silly; senseless (inane argument, inane roommate)

Such comments are inane because they do not help us solve our program.
fortitude (noun)
The quality of mind enabling one to face danger or hardship resolutely

rw: braveness, bravery, courage, courageousness, dauntlessness, doughtiness, fearlessness, gallantry, gameness, heart, intrepidity, intrepidness, mettle, nerve, pluck, pluckiness, spirit, stoutheartedness, undauntedness, valiance, valiancy, valiantness, valor. Informal spunk, spunkiness. Slang gut (used in plural), gutsiness, moxie. See fear/courage.
fortify (v)
To make strong, as:

1. To strengthen and secure (a position) with fortifications.
2. To reinforce by adding material.
3. To impart physical strength or endurance to; invigorate.
4. To give emotional, moral, or mental strength to; encourage: Prayer fortified us during our crisis.
5. To strengthen or enrich (food, for example), as by adding vitamins.

v.intr.

To build fortifications
fortuitous
1. Happening by accident or chance. See synonyms at accidental.
2. Usage Problem.
1. Happening by a fortunate accident or chance.
2. Lucky or fortunate.
forestall
prevent by taking action in advance

By setting up a prenuptial (before marriage) agreement, the prospective bride and groom hoped to forestall any potential arguments about money in the event of a divorce.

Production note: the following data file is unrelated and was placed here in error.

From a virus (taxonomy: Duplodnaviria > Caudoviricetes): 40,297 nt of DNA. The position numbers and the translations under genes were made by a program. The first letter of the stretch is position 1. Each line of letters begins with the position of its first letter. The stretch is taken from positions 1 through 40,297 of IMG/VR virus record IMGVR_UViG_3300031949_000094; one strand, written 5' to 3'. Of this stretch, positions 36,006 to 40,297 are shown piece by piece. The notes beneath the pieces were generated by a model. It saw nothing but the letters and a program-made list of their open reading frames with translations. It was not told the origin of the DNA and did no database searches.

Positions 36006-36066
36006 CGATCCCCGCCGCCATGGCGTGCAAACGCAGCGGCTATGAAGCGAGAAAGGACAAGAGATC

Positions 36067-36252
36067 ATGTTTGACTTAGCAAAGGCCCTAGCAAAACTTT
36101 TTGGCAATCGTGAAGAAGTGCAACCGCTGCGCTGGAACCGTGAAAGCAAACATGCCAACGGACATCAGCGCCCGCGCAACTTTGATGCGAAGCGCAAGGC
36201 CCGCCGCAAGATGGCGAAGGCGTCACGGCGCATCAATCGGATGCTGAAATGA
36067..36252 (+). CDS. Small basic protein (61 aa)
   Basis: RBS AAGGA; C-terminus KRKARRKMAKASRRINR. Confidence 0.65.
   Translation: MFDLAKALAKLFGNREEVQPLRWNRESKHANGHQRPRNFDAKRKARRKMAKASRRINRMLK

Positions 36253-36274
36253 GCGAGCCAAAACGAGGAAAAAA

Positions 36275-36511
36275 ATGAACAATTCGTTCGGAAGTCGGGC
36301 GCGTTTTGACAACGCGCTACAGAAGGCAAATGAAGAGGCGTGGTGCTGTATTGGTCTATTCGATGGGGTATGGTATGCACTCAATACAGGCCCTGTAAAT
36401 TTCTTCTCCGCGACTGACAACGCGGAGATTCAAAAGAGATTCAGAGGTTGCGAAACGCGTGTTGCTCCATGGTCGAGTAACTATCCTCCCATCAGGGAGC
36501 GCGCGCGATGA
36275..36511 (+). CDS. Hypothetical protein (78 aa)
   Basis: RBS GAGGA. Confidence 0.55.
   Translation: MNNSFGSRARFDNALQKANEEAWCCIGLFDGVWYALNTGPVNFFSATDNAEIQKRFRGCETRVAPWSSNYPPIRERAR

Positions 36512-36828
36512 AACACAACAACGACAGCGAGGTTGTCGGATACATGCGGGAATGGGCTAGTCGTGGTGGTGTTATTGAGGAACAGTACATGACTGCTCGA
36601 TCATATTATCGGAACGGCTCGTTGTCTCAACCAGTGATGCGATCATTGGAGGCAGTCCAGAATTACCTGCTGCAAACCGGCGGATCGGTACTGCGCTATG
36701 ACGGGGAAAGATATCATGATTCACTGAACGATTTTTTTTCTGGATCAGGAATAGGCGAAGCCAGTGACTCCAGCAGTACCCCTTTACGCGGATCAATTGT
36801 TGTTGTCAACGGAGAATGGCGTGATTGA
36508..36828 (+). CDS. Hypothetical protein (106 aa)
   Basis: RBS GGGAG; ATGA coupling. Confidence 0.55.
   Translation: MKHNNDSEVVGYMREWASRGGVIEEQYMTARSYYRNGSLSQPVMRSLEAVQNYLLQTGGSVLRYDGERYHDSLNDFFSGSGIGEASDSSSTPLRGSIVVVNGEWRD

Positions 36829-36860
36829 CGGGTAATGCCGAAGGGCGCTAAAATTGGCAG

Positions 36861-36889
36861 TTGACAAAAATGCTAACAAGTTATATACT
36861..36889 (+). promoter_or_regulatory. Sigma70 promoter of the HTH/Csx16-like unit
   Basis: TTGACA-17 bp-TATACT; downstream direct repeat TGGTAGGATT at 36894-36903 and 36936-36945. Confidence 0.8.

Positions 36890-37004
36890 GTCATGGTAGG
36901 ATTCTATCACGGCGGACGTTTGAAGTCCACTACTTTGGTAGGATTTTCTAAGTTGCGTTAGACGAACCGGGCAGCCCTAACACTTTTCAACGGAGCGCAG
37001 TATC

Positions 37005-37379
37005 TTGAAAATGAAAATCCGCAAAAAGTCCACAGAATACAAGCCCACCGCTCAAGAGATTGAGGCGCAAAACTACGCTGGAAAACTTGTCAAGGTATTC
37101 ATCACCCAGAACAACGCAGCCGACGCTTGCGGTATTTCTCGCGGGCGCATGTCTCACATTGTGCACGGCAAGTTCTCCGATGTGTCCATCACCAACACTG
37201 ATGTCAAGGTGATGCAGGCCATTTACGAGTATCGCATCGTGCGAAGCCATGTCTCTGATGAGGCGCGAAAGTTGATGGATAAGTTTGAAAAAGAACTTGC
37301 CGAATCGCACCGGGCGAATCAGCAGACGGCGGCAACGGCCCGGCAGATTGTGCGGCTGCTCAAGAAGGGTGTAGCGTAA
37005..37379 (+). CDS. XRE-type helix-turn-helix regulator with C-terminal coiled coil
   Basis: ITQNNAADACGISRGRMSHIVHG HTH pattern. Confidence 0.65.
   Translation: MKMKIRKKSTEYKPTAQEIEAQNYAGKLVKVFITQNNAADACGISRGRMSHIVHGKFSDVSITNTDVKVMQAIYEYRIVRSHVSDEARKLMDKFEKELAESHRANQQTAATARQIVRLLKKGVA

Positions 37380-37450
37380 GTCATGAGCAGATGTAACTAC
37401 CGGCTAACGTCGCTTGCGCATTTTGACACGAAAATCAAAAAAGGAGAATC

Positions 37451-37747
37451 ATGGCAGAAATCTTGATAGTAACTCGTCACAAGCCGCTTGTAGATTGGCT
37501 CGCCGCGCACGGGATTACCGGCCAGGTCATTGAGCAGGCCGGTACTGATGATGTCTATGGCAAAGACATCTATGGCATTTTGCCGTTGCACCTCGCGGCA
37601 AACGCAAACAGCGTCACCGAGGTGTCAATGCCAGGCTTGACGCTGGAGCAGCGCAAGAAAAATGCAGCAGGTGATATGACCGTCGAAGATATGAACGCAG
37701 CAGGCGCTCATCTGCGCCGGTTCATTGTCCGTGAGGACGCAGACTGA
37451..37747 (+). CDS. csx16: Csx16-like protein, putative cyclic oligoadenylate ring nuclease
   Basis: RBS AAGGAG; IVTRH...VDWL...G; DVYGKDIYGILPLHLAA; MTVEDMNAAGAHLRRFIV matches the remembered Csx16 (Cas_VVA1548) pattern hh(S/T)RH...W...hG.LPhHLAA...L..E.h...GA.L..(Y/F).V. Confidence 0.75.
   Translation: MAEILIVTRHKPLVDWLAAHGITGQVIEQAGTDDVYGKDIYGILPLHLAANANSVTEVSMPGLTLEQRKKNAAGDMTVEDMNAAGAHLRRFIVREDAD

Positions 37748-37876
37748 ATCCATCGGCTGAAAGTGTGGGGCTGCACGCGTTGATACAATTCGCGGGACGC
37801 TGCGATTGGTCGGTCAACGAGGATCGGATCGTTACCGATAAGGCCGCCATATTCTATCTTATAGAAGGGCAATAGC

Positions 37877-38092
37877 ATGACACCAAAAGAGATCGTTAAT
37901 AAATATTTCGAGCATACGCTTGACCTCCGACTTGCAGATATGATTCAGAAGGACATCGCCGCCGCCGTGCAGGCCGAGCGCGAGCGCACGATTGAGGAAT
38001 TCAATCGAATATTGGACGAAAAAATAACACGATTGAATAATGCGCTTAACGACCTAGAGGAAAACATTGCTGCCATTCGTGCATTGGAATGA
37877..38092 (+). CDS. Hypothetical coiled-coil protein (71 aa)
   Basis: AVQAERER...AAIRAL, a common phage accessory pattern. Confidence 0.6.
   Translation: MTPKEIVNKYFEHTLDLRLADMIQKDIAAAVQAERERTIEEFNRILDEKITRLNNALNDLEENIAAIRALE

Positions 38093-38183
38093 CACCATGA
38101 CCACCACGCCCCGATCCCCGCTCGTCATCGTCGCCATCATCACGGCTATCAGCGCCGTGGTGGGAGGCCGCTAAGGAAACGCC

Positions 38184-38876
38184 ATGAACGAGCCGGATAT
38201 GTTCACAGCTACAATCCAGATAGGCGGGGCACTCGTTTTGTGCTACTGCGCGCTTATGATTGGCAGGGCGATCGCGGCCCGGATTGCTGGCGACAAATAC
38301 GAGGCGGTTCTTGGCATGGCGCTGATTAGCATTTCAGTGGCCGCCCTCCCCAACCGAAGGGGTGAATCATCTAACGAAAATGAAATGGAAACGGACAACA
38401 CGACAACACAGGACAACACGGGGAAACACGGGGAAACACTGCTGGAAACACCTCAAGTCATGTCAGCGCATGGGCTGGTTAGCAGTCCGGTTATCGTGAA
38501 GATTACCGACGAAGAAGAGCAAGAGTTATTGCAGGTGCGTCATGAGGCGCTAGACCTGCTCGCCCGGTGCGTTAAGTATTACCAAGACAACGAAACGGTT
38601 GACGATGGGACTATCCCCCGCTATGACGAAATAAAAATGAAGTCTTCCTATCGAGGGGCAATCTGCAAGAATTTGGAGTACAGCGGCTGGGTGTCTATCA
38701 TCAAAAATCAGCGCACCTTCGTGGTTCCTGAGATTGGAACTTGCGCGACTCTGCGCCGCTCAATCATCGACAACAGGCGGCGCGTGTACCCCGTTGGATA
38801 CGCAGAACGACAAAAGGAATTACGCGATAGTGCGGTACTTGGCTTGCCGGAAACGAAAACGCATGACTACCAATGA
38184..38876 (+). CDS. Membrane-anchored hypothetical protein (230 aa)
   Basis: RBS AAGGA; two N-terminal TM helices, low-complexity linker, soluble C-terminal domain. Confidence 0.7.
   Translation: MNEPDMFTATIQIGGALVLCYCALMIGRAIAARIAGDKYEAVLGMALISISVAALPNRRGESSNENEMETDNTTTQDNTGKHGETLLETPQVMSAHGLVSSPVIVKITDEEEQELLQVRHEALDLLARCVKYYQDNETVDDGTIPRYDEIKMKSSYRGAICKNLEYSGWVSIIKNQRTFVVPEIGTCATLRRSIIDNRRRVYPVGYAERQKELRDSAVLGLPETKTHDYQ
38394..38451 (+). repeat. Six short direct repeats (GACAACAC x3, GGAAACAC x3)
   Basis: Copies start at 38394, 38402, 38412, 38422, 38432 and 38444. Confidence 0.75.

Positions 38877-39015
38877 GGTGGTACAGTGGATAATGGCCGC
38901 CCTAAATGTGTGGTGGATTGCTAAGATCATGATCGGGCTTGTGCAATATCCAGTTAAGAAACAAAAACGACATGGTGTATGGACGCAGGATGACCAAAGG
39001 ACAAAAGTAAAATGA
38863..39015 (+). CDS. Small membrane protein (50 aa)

gauche (adj)
1. Lacking sensitivity and skill in dealing with others: brash, clumsy, impolitic, indelicate, maladroit, tactless, undiplomatic, unpolitic, untactful. See ability/inability, courtesy/discourtesy.

2. Clumsily lacking in the ability to do or perform: awkward, bumbling, clumsy, heavy-handed, inept, maladroit, unskillful. See ability/inability.
grandeur
impressiveness; stateliness; majesty

No matter how often he hiked through the mountains, David never failed to be struck by the grandeur of the Sierra Nevada range.
linguistic
pertaining to language
The modern tourist will encounter very little linguistic difficulty as English has become an almost universal language.
proximity
nearness

The deer sensed the hunter's proximity and bounded away.
disinclination
unwillingness

Some mornings I feel a great disinclination to get out of bed.
circuitous
roundabout
Because of the traffic congestion on the main highways, she took a circuitous route.
prolix/prolixity (adj)
1. Tediously prolonged; wordy: editing a prolix manuscript.
2. Tending to speak or write at excessive length. See synonyms at wordy.

verbose; drawn out
Her prolix arguments irritated and bored the jury.